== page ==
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Houk: “We Don’t Feel Disgraced”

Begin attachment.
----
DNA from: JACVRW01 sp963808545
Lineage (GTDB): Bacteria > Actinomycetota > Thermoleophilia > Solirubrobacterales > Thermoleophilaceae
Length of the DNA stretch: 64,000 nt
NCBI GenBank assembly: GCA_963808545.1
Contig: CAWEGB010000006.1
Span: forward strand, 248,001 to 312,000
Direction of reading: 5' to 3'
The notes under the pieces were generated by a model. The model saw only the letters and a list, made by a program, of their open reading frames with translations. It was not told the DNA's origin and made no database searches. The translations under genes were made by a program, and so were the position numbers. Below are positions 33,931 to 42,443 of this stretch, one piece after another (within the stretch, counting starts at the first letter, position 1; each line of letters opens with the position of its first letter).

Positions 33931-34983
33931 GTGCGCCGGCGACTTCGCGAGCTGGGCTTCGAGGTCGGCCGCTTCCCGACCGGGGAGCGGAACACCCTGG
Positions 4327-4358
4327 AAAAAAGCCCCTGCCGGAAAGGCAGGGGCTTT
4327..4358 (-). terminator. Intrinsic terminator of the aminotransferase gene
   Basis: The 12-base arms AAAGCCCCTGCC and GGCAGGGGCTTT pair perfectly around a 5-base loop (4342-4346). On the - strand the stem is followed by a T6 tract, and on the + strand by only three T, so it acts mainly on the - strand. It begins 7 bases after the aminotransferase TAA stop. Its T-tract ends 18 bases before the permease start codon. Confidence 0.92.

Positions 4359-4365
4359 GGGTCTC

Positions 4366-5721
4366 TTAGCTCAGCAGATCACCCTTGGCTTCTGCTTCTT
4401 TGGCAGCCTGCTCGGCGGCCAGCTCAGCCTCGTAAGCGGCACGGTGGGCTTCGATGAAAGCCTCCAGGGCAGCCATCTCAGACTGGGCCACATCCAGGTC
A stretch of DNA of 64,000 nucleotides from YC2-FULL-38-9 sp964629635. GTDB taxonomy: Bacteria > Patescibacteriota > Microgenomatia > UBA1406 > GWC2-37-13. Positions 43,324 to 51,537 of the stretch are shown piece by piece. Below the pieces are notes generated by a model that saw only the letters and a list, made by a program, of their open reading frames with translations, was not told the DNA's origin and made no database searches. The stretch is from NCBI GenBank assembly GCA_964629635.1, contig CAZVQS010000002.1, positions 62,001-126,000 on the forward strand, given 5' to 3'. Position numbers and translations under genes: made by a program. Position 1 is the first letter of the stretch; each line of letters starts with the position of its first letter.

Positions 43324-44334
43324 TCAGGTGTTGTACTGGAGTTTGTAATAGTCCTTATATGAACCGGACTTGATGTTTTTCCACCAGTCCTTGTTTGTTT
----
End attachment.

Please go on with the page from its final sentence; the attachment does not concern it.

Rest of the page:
Oct. 6, 1963 - “We don’t feel disgraced,” said manager Ralph Houk (pictured today after congratulating Dodger manager Walter Alston) of his Yankees, who had just been swept out of the World Series by the Dodgers. The 22 hits for the Yankees tied a Series low that dates back to 1914. It was the ninth sweep in Series annals. “I told the players they had nothing to be ashamed about,” said Houk, “and that’s the way I feel. We were ready at the start of this Series, and we have no alibis. But we’re not ashamed. We’re going to win a lot more Series in the future.” But there was no escaping the fact that for the second straight day, the Yankees, the club with the highly advertised million-dollar infield, the team that never beats itself, had kicked away a ballgame — and the World Series — on a fielding fluke. “Clete’s throw was good” said dazed rookie first baseman Joe Pepitone, the kid who moved Moose Skowron out of Yankee Stadium and made the All-Star lineup in his first season. “I didn’t see it. It got lost in the shirts behind third base. It hit me on the side of the glove and wrist and went on by. Nothing like that happened to me all year. I didn’t have a single error all year on an infield throw.” Pepitone uttered a curse and then walked to the showers. His hand went up to his eye and brushed away a tear. Then he looked sheepishly at his teammates, hoping they didn’t see it. HIs teammates missed it because most of them were crying inside. It’s easy to cry when you’re out $4,000 or so — the difference between winning and losing the World Series. A number of Dodgers expressed the view that Pepitone should not be blamed for the error that cost the Yanks the game. Both Skowron and Ron Fairly said that in day games, the white shirts behind third often make it impossible to see throws coming across the infield. “We’ll take a razzing,” said Whitey Ford. “We always do, anyway. Whenever we do any little thing wrong, we hear it. Wherever we go, 90% of the people root against us. Now it will be 99%.” “That’s right,” agreed Mantle. “You have to lose sometimes,” he said, “but never this way — not four straight. People will forget what happened in Pittsburgh [when the Yankees lost in seven]. But they’ll never forget this. I know I won’t. I never saw pitching like that. In our league, we see good pitching for a game or two, but never for four straight games. These guys are the best I have ever seen.”

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